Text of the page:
Republic's recovery is positive for Northern Ireland
Published 30/10/2013 | 08:30
Two factors have accentuated the downturn in Northern Ireland: property and the Republic.
Because our housing market fell so spectacularly over the last few years we felt the depth of recession more than most, with negative equity becoming all too common.
And because our biggest trading partner, the Republic, got itself in to even deeper difficulties, we have struggled to recover with any great speed.
Its own property market took a hammering too, but latest data suggests it's recovering with gusto, a factor which should spell good news for us.
The stats are pretty impressive, with the average house price in the Republic up 3.6% in September compared to a year earlier.
And if you take just Dublin, prices are up a whopping 12.6% year-on-year.
Our own property market has been showing signs of recovery but as yet, nothing as impressive as across the border.
Indeed, Northern Ireland's property market appears similar to the Republic in that it is progressive on a two-tier basis, with the markets in the major cities of Belfast and Dublin recovering and those in outlying areas wondering what all the fuss is about.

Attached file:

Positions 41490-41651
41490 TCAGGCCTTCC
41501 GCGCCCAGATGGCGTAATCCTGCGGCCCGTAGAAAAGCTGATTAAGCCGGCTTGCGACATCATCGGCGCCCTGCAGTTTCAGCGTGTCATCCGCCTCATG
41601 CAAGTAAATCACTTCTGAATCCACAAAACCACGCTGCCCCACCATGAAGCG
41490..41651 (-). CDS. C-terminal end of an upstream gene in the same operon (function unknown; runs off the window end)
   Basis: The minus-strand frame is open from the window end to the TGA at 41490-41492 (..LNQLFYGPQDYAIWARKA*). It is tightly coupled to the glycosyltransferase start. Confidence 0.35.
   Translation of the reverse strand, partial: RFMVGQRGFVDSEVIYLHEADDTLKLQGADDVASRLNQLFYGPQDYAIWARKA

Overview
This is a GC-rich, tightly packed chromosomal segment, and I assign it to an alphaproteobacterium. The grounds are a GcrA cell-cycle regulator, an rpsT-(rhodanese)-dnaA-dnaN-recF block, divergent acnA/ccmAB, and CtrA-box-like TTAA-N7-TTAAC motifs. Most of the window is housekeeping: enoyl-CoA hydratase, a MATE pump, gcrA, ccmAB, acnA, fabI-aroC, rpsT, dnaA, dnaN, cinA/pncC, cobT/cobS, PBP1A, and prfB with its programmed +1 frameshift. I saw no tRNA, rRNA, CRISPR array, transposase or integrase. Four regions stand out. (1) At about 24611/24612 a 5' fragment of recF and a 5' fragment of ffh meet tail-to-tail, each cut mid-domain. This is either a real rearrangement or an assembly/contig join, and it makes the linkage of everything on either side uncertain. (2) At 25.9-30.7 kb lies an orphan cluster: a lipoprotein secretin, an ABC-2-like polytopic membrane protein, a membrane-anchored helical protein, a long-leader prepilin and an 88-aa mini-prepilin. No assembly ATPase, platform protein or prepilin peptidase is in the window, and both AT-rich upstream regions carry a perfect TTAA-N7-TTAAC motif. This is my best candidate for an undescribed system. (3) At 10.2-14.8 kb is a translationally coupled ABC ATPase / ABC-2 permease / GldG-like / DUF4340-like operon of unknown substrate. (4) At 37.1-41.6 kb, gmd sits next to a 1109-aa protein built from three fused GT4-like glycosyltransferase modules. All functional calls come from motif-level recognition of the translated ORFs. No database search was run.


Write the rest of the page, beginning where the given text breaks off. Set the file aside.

Time will tell whether the price rises are sustainable but there's no doubt the latest data will be a boost for Dublin.
It's planning to do away with its European Union armbands by the end of the year.
It reckons it can do without the bail-out money from the EU and will go back to the money markets to raise funds.
That too is good news for us, as the prosperity of our biggest export market is key to our own prosperity.
Meanwhile, it seems confidence is building here also.
The willingness of households to spend is at a six-year high, consultancy Nielsen's survey of consumer confidence and spending intentions showed.
Lets just hope that this time, the harsh lessons learned during the credit crunch aren't forgotten.
Perhaps a celebration of steady growth, rather than stellar growth should be the order of the day for both property prices and GDP.